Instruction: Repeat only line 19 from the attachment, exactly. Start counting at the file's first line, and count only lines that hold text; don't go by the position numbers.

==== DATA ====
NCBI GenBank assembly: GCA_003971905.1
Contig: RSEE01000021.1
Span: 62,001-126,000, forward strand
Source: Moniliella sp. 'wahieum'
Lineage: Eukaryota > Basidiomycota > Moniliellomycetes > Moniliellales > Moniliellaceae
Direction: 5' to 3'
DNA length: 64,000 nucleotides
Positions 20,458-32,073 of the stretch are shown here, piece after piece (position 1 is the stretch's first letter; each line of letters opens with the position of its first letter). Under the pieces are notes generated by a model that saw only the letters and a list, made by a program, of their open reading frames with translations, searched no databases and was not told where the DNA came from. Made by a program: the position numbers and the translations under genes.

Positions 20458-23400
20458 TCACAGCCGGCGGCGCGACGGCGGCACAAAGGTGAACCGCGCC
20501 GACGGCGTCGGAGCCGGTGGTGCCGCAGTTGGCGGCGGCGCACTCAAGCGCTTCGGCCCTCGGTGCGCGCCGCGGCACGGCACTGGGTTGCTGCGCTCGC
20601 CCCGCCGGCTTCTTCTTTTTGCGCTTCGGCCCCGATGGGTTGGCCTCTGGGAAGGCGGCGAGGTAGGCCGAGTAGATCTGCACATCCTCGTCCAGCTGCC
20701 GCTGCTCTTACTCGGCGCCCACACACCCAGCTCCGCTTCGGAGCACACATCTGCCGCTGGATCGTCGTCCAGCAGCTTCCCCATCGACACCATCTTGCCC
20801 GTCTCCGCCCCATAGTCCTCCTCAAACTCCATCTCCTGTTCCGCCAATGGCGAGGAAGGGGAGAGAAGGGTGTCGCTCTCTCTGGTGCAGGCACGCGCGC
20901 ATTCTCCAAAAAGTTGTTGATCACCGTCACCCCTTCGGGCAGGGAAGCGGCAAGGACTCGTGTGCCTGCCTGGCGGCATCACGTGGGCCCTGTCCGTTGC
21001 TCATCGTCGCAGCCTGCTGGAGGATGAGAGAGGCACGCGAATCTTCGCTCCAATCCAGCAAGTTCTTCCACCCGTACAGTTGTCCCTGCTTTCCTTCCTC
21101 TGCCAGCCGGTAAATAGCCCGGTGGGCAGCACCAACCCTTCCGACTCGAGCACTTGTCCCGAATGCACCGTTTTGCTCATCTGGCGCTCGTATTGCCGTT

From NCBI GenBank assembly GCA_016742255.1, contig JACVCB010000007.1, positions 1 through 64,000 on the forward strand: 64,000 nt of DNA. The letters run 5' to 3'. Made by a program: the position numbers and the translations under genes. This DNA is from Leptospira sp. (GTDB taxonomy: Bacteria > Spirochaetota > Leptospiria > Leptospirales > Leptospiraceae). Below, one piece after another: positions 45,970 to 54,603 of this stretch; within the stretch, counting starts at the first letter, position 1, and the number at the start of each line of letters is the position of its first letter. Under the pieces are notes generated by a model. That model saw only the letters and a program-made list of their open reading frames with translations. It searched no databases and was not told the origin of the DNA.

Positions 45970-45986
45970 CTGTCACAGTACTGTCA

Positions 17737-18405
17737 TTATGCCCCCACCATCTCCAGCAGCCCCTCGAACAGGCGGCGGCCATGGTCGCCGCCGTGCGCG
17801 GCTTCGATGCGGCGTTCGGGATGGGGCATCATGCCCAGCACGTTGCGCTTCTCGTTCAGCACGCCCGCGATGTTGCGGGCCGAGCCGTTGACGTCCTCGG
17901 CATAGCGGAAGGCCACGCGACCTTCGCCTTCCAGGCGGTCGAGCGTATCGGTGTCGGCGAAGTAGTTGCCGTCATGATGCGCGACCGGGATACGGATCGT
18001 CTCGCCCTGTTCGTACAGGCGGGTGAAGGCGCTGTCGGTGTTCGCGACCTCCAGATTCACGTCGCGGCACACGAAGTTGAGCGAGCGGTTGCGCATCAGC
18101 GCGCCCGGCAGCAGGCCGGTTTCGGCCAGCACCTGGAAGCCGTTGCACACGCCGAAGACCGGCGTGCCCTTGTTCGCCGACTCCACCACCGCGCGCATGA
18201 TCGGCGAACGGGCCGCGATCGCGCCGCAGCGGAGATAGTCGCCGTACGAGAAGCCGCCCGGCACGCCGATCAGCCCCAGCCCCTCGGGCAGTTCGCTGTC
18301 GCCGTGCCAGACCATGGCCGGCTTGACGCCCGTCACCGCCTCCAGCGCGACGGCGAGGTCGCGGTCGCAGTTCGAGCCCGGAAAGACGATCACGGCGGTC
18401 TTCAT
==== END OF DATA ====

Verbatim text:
Positions 45970-45986